The West Virginia Department of Environmental Protection (DEP) filed an emergency rule regarding Marcellus Shale drilling on Monday, following through on Gov. Earl Ray Tomblin's executive order from July mandating regulatory changes.

The DEP filed the eight-page emergency rule, also known as Title 35-8, with the office of Secretary of State Natalie Tennant. Once the rule is approved by Tennant, the regulatory changes enshrined in it will remain in effect for 15 months, during which time the West Virginia legislature is expected to enact legislation making the changes permanent.

"We must work hard to make sure our efforts to capitalize on opportunities such as the Marcellus Shale are regulated responsibly and done in ways that protect our citizens and the environment," Tomblin said. "I believe this emergency rule is a key first step to accomplishing that goal, but there is much work to be done."

DEP spokesman Tom Aluise told NGI's Shale Daily on Tuesday that Title 35-8 would also come into effect in 42 days if Tennant took no action on the measure. He added that Title 35-8 would become a legislative rule after it goes out for public comment and is added to the DEP's agency rule package. That package would then, in turn, be voted on by the legislature in 2012.

Title 35-8 closely mirrors the regulatory changes outlined in Executive Order 4-11, which Tomblin issued on July 12 (see Shale Daily, July 14). Under Title 35-8, natural gas companies seeking well work permits must also submit to the DEP:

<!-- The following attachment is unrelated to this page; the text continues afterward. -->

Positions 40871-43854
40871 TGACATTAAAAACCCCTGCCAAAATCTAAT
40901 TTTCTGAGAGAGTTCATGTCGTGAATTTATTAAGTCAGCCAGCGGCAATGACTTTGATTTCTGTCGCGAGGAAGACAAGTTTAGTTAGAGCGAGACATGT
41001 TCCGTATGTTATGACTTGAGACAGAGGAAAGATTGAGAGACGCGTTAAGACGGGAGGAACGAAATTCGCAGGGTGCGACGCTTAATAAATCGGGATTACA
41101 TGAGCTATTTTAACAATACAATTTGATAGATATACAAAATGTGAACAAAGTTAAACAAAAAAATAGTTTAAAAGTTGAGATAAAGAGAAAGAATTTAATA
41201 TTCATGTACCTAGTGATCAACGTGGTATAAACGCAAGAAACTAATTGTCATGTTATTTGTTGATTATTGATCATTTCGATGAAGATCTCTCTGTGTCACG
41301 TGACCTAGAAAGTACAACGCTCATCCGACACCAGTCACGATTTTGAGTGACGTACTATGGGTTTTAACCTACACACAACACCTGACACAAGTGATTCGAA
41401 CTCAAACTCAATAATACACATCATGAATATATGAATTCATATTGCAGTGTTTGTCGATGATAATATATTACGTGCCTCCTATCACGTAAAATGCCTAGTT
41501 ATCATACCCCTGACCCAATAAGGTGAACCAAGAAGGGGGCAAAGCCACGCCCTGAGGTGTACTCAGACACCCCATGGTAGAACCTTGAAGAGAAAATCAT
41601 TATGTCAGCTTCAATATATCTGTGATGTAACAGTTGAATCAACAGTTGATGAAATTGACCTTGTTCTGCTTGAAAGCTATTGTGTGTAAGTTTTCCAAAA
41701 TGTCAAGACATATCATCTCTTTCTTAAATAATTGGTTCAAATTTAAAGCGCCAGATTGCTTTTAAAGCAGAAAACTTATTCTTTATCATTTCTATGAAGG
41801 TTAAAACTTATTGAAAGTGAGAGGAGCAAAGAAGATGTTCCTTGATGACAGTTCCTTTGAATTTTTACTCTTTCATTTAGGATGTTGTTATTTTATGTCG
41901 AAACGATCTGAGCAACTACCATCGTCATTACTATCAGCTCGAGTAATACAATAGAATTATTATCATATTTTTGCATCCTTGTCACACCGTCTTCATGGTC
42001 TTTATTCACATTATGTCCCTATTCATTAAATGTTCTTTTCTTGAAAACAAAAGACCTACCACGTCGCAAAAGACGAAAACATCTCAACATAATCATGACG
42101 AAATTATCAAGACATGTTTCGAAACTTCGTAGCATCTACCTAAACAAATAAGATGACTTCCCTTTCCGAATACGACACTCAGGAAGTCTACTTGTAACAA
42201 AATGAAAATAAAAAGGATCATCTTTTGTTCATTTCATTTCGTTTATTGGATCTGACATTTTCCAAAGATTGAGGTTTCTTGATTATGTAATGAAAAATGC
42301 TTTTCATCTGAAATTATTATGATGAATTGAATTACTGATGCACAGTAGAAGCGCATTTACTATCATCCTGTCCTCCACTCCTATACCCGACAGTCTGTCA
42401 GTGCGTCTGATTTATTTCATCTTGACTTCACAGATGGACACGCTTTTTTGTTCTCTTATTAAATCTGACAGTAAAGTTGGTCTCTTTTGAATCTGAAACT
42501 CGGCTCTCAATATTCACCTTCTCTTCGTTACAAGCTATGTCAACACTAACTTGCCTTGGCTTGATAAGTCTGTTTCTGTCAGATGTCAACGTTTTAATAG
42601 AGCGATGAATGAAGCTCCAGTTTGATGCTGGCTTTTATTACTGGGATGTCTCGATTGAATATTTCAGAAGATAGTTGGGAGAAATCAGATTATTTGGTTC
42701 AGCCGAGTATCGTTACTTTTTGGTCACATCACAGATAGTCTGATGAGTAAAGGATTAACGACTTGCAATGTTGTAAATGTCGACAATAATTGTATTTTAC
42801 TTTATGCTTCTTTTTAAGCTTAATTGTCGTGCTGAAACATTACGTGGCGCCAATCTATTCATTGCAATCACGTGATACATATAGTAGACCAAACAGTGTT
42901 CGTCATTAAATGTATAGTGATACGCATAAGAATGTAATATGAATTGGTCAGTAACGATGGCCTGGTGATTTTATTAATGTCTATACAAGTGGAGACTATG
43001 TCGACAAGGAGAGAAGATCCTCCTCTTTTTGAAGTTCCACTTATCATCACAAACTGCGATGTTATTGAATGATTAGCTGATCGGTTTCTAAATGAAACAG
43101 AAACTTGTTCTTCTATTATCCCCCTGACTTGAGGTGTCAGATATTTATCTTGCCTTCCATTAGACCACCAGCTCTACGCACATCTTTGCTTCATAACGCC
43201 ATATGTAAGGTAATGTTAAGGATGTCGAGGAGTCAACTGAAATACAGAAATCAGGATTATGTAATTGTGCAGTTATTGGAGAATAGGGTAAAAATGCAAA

Title 35-8 spells out several operational rules to protect water quality. Operators using more than 210,000 gallons of water in a month will be required to record the quantity of flowback and produced water from a well and the method used for their disposal. They must also record the quantity of water transported, collection and delivery locations and the names of water hauling companies.

The rule also requires that drill cuttings and associated mud generated from the larger well sites be disposed of in a solid waste facility approved by the DEP or managed on-site in a manner otherwise approved by the DEP secretary. Well casing and cementing must meet American Petroleum Institute standards, and permit applicants must provide the public at least 30 days notice of their intention to drill.

The industry said it supported the changes.

"It appears to us that they have taken a look at several aspects of our drilling, fracking and water use processes and supplied us with rules for which to operate until the legislature chooses to make changes," Charlie Burd, executive director of the Independent Oil and Gas Association of West Virginia, told NGI's Shale Daily on Tuesday. "The emergency rule is very consistent with how [Tomblin] laid that rule out."

Asked if he thought the legislature would make Title 35-8's regulatory changes permanent, Burd said he assumed so. "But if for some reason the emergency were to expire, [the DEP] has the option to either refile an emergency rule or stand down, whichever they choose to do," he said.